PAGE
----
An Ancient Mariner of Lima Who Can Read the Sea
The exact origins of ceviche are, to some extent, a matter of debate. Conventional wisdom says Peru, where the fresh, flavorful fish dish remains (especially in coastal regions) a point of national pride. And certainly a confluence of factors argues for Peru as the true home of ceviche: the acidity of Peruvian limes; the presence, more than a century old, of a sushi-oriented Japanese community; and the bounty of the Humbolt current, which introduces Antarctic waters to warmer seas along South America's Pacific Coast, resulting in a bounty of tasty marine life.
Some have argued that ceviche was first eaten in Ecuador, or Polynesia, or the Middle East. Yet as chef Douglas Rodriguez suggests, there is another way to approach its origin story. “The honors should logically go to a fisherman," he writes in The Great Ceviche Book, “who, having limes on board his boat…quickly tossed together the first ceviche." The limes he would have brought along to prevent scurvy, once a common affliction for those at sea. The fish, of course, he would have just hauled out of his nets. It doesn't get much fresher than that.
Ceviche, to the uninitiated, is raw fish marinated in lime juice. (The acidity of the citrus cures the flesh.) A few seasonings, such as salt, onion, and chilies, are added. It's a simple enough preparation, and not a problem if one's kitchen happens to be a bobbing wooden boat.
A Peruvian who catches flounder, bonito, and other ceviche fish for a living doesn't necessarily own his boat; if he does, he is known as a pescador-armador. He may operate it by himself, or employ a marinero to share the workload and keep loneliness at bay. Optimism is an important trait among such helpers, for a fishing excursion may require a night or more at sea, and a couple extra hours of casting nets could well mean the difference between a failed trip and a major haul.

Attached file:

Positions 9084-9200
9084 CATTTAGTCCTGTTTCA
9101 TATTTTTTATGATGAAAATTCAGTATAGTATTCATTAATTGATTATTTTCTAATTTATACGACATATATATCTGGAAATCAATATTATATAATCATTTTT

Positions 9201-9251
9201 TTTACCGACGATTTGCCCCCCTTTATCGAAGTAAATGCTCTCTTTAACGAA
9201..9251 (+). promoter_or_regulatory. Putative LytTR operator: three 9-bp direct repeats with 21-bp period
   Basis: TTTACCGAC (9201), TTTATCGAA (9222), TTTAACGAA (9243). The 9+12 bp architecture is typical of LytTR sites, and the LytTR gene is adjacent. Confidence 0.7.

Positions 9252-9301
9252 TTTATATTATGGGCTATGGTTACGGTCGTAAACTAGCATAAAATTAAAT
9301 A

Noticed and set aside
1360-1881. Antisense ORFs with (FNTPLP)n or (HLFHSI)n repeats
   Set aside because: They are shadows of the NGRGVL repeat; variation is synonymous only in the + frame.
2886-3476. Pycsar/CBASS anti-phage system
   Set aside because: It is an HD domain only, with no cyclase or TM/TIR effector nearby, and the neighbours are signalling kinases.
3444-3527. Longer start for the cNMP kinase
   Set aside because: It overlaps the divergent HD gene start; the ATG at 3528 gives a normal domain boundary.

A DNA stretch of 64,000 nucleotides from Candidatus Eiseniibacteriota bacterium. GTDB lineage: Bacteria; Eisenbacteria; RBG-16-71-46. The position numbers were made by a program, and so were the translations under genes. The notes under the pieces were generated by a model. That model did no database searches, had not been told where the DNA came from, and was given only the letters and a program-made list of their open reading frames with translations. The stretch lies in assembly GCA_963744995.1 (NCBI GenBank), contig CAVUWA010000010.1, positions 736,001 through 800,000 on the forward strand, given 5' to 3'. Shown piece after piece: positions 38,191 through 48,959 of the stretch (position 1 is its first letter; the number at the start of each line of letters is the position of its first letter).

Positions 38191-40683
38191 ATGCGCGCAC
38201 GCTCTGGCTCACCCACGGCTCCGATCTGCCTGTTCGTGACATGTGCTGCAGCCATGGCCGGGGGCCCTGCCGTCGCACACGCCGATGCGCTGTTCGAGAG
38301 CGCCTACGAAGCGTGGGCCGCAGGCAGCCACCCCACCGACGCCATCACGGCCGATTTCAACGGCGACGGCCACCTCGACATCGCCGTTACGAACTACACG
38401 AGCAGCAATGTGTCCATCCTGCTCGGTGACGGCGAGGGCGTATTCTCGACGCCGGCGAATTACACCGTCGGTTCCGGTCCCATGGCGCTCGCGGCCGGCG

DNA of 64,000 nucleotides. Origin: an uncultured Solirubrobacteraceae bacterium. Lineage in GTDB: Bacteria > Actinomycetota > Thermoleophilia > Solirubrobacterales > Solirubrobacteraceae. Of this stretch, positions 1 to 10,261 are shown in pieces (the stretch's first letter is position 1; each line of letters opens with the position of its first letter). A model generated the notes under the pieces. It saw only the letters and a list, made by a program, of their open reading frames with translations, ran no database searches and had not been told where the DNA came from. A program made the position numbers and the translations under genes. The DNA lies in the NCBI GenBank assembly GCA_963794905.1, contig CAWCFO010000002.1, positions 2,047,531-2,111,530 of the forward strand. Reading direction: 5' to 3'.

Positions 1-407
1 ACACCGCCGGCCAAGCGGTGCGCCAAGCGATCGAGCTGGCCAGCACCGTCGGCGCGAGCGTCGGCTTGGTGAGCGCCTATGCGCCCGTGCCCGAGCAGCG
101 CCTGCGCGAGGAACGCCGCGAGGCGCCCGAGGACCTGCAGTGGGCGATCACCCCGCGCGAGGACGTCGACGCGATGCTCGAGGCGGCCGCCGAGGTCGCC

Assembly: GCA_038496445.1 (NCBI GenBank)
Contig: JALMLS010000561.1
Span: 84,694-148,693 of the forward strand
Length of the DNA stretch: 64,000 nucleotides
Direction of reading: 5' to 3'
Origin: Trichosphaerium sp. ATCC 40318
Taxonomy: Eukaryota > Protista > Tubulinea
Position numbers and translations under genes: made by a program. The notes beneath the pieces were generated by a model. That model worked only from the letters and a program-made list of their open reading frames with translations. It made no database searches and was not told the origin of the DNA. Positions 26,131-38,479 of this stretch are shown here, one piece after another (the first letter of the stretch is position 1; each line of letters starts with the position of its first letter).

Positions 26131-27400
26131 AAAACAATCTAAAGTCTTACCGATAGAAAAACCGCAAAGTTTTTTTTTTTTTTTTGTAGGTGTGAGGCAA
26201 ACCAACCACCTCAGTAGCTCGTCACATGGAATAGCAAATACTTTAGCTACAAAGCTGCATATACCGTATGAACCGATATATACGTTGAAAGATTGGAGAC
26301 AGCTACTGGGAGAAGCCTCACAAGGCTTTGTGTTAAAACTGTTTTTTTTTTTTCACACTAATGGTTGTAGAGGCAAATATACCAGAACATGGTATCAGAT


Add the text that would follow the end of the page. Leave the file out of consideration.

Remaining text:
Uncertainty is part of the profession. And yet to the veteran fisherman, the sea is more legible than it might seem. He might read it before the sun rises, from the cliff-top street in Lima known as the Malecón, to see how the waves are coming in. Watching the swells helps him decide how safe the water will be, and when and where the octopus and big fish will be feeding. If he observes seabirds hunting anchovies, he can infer that down below, sea bass are too.
This, essentially, is the routine that Fredy Guardia, a 75-year-old fisherman in Lima, has practiced for six decades. With his wife, Sonia, he owns what might be the best-loved cevicheria in Peru. Their sons and daughter mostly run it now; he has all but retired from the difficult (and dangerous) business of catching fish. His timing is not bad. The catches these days are smaller, thanks to the over-harvesting of the big commercial companies. Dwindling resources have in turn made small-boat fishermen more aggressive, and less willing to observe the old codes about respecting another's territory.
Meanwhile, in Peru's burgeoning foodie culture, chef-made ceviche is all the rage. The flavors are getting more nuanced—arguably, better. In none of Lima's best restaurants, though, can one experience ceviche in the manner known to the fisherman.